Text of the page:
Survey of Psychophysiology Measurements Applied to Human-Robot Interaction
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This paper reviews the literature related to the use of psychophysiology measures in human-robot interaction (HRI) studies in an effort to address the fundamental question of appropriate metrics and methodologies for evaluating HRI research, especially affect. It identifies four main methods of evaluation in HRI studies: (1) self-report measures, (2) behavioral measures, (3) psychophysiology measures, and (4) task performance. However, the paper also shows that using only one of these measures for evaluation is insufficient to provide a complete evaluation and interpretation of the interactions between a robot and the human with which it is interacting. In addition, the paper describes exemplar HRI studies which use psychophysiological measures; these implementations fall into three categories: detection and/or identification of specific emotions of participants from physiological signals, evaluation of participants' responses to a robot through physiological signals, and development and implementation of real-time control and modification of robot behaviors using physiological signals. Two open research questions on psychophysiological metrics were identified as a result of this review. ©2007 IEEE.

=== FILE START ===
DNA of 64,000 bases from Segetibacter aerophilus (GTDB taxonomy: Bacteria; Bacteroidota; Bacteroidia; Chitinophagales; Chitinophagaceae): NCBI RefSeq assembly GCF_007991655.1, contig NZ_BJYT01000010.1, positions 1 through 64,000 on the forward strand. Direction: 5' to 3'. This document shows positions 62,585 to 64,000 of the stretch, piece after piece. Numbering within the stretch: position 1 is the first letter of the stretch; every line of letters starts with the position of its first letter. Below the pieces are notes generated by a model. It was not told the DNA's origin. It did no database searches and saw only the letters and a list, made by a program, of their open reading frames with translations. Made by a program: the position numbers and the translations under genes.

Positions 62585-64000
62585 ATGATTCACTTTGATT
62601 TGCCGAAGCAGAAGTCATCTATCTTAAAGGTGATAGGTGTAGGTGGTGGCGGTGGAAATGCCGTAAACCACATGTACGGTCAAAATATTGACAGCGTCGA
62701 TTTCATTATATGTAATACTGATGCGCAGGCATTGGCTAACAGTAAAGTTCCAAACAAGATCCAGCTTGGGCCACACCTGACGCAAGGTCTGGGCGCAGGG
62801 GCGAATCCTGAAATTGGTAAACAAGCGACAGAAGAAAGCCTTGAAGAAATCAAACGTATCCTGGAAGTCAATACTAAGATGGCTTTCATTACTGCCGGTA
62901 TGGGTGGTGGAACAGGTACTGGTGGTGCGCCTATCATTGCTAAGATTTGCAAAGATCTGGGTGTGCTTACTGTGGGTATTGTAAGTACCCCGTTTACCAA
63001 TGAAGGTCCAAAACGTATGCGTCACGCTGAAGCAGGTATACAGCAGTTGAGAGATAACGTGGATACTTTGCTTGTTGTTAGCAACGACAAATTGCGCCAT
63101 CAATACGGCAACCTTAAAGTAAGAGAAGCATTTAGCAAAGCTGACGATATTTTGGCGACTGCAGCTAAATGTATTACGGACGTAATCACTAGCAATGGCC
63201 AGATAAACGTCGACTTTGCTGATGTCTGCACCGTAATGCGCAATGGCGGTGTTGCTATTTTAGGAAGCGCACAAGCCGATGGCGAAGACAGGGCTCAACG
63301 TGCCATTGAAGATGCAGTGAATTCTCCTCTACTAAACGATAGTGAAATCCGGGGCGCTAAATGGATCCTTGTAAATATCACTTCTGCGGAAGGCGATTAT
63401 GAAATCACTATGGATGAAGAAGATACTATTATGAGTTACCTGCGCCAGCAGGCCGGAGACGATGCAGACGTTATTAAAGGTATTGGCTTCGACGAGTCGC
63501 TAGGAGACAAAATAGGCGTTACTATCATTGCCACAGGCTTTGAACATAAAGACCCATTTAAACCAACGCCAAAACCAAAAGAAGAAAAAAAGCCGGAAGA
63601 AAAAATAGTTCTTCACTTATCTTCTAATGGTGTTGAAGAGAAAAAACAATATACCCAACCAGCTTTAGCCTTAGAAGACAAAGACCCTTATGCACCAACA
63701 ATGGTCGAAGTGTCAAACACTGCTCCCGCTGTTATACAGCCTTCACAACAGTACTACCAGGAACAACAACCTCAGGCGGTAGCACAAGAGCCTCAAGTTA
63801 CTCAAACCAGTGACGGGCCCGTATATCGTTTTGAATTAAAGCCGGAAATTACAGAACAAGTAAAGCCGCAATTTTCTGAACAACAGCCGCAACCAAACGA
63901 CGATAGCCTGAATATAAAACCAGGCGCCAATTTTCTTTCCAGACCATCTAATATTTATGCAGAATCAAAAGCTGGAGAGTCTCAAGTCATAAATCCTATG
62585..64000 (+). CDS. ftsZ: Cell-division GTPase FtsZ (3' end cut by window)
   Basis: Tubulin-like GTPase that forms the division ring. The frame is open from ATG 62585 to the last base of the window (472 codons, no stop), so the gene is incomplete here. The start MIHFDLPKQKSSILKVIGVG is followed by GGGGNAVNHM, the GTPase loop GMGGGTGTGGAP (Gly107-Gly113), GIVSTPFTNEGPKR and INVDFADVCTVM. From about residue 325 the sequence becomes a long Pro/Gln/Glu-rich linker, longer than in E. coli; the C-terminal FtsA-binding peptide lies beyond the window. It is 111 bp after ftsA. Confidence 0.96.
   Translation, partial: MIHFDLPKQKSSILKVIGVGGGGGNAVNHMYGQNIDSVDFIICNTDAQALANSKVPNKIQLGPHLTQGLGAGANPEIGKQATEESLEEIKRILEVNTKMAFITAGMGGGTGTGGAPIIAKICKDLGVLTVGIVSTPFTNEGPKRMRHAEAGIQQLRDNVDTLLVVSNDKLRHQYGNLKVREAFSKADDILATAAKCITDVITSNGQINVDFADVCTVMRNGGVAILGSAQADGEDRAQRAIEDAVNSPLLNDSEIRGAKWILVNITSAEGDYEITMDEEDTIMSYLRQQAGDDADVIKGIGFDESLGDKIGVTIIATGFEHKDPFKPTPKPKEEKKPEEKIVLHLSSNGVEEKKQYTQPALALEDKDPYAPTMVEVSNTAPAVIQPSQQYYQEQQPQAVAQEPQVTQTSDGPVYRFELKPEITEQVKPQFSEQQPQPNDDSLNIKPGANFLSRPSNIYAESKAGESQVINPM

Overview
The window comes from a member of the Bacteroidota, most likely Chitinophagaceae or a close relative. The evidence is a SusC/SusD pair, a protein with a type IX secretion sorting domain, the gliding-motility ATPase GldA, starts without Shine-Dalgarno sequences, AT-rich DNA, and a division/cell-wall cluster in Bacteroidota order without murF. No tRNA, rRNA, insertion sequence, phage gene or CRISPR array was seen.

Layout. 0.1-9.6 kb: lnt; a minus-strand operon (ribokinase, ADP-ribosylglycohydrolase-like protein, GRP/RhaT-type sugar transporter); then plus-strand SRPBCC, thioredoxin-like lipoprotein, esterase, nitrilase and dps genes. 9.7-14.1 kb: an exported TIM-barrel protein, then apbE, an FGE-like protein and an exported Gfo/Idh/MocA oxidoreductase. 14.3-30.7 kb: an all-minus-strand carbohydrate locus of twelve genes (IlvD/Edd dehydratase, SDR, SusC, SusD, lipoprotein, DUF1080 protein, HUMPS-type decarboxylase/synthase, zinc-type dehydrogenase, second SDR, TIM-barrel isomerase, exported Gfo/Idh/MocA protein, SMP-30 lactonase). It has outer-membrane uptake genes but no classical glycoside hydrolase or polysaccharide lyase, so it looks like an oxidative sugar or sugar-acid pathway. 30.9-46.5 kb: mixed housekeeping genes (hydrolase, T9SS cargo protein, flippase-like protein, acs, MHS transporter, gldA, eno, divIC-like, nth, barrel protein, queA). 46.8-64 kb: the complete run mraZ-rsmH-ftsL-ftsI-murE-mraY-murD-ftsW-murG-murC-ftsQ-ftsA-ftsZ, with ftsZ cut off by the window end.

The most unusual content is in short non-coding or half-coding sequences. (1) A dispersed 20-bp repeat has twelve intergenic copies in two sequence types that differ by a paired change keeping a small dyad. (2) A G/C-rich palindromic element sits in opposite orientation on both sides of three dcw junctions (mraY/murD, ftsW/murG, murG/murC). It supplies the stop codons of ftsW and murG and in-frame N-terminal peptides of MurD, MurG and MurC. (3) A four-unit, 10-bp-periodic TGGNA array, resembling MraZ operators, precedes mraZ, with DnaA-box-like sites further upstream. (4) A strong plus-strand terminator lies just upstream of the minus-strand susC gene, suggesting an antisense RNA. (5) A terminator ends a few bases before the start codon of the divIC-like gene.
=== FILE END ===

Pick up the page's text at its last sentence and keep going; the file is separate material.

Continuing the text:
author list (cited authors)
Bethel, C. L., Salomon, K., Murphy, R. R., & Burke, J. L.